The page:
A breakdown of costs, by provision, is provided in the below table. A discussion of assumptions follows.
Benefits to the TRICARE Program
Depending on the impact of certain provisions of this IFR, some cost savings could be achieved from a reduction in hospitalization rates (i.e., use of treatment INDs), estimated from no savings to $40M over 18 months. The amount of cost-savings achieved will be determined by the therapies developed, how widespread their usage is, the extent to which the therapies are authorized as treatment INDs, the effectiveness of the therapies in reducing hospitalizations and/or the use of mechanical ventilators, and how long the therapies remain as INDs before transitioning to United States Food and Drug Administration-approval, clearance, or emergency use authorization.
Any benefits achieved in reduced hospitalizations and/or mechanical ventilator use are also benefits to TRICARE beneficiaries, for whom avoidance of more serious COVID-19 illness is of paramount concern. While we cannot estimate the value of this avoidance in quantitative figures, the potential long-term consequences of a serious COVID-19 illness, including permanent cardiac or lung damage, are not insignificant. If beneficiaries are able to access emerging therapies that prevent long-term consequences (including death), this will be a benefit to the beneficiary.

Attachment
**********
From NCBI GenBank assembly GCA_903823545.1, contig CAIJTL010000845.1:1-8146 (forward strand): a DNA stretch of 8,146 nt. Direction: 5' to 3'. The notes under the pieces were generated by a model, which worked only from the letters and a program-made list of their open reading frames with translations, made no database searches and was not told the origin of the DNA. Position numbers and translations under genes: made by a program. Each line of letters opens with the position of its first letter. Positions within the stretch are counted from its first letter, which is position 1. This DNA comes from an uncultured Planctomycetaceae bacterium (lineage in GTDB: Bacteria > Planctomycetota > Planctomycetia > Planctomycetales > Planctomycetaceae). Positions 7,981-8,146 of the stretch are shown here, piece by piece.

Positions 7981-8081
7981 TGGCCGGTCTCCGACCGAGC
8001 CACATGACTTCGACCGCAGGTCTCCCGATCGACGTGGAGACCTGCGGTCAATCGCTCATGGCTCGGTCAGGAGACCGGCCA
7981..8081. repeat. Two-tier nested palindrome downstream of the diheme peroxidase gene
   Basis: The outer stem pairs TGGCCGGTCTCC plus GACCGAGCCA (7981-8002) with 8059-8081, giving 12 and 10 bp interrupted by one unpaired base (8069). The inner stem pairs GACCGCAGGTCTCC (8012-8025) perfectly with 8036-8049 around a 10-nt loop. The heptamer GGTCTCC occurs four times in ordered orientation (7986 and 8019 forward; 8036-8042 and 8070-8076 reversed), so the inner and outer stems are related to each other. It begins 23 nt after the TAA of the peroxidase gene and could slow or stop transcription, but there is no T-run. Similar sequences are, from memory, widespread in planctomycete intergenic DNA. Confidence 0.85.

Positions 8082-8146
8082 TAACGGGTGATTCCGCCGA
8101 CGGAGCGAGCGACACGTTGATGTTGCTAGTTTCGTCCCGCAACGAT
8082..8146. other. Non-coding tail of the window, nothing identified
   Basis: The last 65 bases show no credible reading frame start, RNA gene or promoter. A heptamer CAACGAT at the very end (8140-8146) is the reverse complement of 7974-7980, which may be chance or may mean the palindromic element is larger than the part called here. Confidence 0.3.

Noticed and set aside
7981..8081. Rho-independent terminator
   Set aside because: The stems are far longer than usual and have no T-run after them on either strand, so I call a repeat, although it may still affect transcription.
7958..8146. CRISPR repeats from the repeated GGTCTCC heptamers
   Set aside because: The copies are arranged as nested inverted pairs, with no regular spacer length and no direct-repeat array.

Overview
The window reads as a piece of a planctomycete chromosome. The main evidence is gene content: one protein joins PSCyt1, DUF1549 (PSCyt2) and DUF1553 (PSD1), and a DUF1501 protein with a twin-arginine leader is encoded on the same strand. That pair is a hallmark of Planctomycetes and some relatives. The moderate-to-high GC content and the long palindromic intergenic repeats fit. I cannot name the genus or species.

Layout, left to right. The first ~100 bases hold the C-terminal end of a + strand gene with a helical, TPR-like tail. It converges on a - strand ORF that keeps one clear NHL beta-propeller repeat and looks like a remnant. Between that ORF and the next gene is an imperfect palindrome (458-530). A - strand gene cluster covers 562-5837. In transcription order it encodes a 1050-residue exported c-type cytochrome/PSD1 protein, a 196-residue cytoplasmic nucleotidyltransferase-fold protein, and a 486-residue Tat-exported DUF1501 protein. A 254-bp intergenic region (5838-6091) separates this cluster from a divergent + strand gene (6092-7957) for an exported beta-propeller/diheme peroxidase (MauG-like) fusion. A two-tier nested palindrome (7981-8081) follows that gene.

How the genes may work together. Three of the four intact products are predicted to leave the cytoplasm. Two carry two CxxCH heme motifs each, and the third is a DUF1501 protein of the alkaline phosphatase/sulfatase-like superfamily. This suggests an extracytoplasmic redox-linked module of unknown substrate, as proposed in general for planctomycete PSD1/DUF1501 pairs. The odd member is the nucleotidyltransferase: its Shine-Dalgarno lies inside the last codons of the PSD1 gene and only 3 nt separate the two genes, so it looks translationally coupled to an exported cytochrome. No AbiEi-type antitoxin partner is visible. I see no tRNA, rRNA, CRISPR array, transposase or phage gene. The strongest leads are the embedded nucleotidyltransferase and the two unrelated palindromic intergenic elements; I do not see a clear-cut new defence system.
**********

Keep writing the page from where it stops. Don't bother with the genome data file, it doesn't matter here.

The largest creators of costs under this IFR (reimbursement changes) are not anticipated or intended to create any cost savings. However, these changes will benefit TRICARE institutional providers and take stress off the entire health care system by ensuring adequate reimbursement during the PHE, at a time during which hospitals are losing revenue due to reduced elective procedures and patients who delay care due to fears of contracting COVID-19 during health care encounters. Ensuring a robust health care system is of benefit to our beneficiaries and the general public, particularly in rural or underserved areas, even though this benefit is not quantifiable.
None. This rule will promote the efficient functioning of the economy and markets by modifying the regulations to better reimburse health care providers for care provided during the COVID-19 pandemic, particularly as strain on the health care economy is being felt due to reductions in higher cost elective procedures.
|Regulatory Flexibility Analysis Required: No||Government Levels Affected: None|
|Included in the Regulatory Plan: Yes|
|RIN Data Printed in the FR: No|
Defense Health Agency, Medical Benefits and Reimbursement Division
Department of Defense
Office of Assistant Secretary for Health Affairs
16401 E Centretech Parkway,
Aurora, CO 80011-9066